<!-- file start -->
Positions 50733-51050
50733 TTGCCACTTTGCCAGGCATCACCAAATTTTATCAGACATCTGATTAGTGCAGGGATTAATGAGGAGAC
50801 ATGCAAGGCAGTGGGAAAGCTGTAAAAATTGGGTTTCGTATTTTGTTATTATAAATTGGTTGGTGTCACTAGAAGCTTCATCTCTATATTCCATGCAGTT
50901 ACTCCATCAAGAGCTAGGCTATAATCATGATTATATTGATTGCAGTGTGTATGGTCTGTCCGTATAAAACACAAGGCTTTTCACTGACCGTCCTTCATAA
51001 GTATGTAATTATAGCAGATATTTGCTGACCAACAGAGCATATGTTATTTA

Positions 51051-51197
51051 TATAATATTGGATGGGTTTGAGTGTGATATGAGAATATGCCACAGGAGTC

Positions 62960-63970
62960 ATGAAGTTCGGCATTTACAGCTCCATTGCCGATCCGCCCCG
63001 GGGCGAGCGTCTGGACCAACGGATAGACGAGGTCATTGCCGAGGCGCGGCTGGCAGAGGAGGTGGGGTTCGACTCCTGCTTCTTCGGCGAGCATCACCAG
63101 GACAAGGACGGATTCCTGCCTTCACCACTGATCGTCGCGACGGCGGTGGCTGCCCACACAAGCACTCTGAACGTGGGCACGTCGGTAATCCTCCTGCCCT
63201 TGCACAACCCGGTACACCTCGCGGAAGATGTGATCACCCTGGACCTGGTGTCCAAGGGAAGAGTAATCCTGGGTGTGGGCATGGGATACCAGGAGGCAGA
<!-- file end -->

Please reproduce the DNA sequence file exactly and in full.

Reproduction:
Positions 50733-51050
50733 TTGCCACTTTGCCAGGCATCACCAAATTTTATCAGACATCTGATTAGTGCAGGGATTAATGAGGAGAC
50801 ATGCAAGGCAGTGGGAAAGCTGTAAAAATTGGGTTTCGTATTTTGTTATTATAAATTGGTTGGTGTCACTAGAAGCTTCATCTCTATATTCCATGCAGTT
50901 ACTCCATCAAGAGCTAGGCTATAATCATGATTATATTGATTGCAGTGTGTATGGTCTGTCCGTATAAAACACAAGGCTTTTCACTGACCGTCCTTCATAA
51001 GTATGTAATTATAGCAGATATTTGCTGACCAACAGAGCATATGTTATTTA

Positions 51051-51197
51051 TATAATATTGGATGGGTTTGAGTGTGATATGAGAATATGCCACAGGAGTC

Positions 62960-63970
62960 ATGAAGTTCGGCATTTACAGCTCCATTGCCGATCCGCCCCG
63001 GGGCGAGCGTCTGGACCAACGGATAGACGAGGTCATTGCCGAGGCGCGGCTGGCAGAGGAGGTGGGGTTCGACTCCTGCTTCTTCGGCGAGCATCACCAG
63101 GACAAGGACGGATTCCTGCCTTCACCACTGATCGTCGCGACGGCGGTGGCTGCCCACACAAGCACTCTGAACGTGGGCACGTCGGTAATCCTCCTGCCCT
63201 TGCACAACCCGGTACACCTCGCGGAAGATGTGATCACCCTGGACCTGGTGTCCAAGGGAAGAGTAATCCTGGGTGTGGGCATGGGATACCAGGAGGCAGA